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Book publishing, distribution and retailing will soon be zeroed out?

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Newton's own copy of his Principia, with hand-...

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James Gleick, who has written about Chaos Theory, Richard Feynmann and Isaac Newton among other titles, ends a piece in the NY Times, which is facing its own financial Waterloo by next May, thusly:

It also means that much of the book world is being upended before our eyes: the business of publishing, selling and distributing books; the role of libraries and bookstores; all uses of books for research, consultation, information storage; everything, in fact, but the plain act of reading a book from start to finish.

In bookstores, the trend for a decade or more has been toward shorter shelf life. Books have had to sell fast or move aside. Now even modest titles have been granted a gift of unlimited longevity.

What should an old-fashioned book publisher do with this gift? Forget about cost-cutting and the mass market. Don’t aim for instant blockbuster successes. You won’t win on quick distribution, and you won’t win on price. Cyberspace has that covered.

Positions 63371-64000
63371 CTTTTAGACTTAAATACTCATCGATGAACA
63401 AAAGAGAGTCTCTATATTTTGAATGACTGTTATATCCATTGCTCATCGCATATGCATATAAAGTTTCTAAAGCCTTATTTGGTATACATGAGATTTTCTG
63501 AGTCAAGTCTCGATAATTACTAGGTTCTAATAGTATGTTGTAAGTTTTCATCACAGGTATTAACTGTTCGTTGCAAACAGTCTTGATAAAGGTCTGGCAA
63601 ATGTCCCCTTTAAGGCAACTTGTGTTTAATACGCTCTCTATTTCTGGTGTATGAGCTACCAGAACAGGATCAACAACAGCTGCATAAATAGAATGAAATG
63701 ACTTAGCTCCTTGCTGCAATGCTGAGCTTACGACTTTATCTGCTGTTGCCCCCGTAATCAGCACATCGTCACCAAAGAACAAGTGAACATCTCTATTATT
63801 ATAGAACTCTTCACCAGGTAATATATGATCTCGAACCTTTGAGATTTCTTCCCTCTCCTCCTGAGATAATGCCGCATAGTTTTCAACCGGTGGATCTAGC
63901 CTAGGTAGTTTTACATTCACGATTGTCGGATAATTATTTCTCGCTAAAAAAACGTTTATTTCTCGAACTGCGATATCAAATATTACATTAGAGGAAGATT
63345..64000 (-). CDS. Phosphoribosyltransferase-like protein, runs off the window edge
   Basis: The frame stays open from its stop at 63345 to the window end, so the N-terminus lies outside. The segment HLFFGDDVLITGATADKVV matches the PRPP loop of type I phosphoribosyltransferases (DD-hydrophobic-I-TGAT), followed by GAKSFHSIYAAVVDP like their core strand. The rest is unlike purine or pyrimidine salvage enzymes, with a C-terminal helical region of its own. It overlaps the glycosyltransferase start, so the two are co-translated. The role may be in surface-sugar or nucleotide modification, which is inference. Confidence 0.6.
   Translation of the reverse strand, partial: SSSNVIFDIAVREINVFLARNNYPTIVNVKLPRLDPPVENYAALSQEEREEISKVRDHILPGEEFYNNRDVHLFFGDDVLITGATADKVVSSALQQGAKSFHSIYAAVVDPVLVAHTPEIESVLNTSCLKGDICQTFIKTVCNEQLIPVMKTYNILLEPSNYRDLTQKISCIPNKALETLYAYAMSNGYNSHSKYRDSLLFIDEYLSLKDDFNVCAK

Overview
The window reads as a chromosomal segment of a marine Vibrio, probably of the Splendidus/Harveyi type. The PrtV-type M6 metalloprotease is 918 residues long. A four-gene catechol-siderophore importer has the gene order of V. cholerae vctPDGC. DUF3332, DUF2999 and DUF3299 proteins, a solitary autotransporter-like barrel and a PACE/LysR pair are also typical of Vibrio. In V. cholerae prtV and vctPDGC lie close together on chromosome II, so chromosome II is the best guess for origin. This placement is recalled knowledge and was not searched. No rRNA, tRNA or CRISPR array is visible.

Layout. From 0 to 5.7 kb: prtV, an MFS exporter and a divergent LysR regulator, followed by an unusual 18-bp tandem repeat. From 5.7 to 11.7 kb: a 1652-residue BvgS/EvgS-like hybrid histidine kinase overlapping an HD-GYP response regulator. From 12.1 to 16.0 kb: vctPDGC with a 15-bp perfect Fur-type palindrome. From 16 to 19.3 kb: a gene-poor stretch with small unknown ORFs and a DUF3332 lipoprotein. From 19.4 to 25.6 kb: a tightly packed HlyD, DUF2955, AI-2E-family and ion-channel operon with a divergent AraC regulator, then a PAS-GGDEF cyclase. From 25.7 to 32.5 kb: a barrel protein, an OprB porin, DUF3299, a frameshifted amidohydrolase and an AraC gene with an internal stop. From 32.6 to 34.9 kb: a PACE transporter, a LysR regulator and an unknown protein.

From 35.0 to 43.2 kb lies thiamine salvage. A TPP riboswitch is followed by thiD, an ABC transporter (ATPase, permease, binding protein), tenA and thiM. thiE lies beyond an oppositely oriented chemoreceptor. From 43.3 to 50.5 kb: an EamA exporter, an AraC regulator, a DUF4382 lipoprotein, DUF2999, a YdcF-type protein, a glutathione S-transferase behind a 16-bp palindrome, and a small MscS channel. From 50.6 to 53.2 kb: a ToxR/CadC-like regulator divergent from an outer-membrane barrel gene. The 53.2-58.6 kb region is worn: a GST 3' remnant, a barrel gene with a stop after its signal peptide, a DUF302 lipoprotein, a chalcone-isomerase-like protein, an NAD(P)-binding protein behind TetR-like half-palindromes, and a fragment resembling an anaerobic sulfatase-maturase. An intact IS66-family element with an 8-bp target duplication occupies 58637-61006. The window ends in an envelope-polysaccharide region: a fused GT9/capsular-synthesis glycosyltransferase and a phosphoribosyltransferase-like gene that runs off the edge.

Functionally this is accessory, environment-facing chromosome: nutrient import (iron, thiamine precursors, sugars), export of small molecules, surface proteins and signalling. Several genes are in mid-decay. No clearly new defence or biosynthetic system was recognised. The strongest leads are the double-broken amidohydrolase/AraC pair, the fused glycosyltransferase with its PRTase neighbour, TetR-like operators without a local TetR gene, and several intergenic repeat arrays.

Go back to an old-fashioned idea: that a book, printed in ink on durable paper, acid-free for longevity, is a thing of beauty. Make it as well as you can. People want to cherish it.

I, for one, love books, their physical form, their covers, their printedness and ubiquity. I will always, until I die, cherish books, but I take Gleick’s message seriously and so should Borders and such.

At this moment, I have trouble with my vision of book clubs in the near future, some for members with wireless connection to Google Books and others for those who can’t afford or dislike the all things electronic and there will be that kind of book lover as far into the future as I can foresee!

Maybe the old rule of “Plus ca change, plus c’est la mème chose!!” will apply as much as ever.

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Written by BobG in Dalian & Vancouver

2008/11/30 at 06:36

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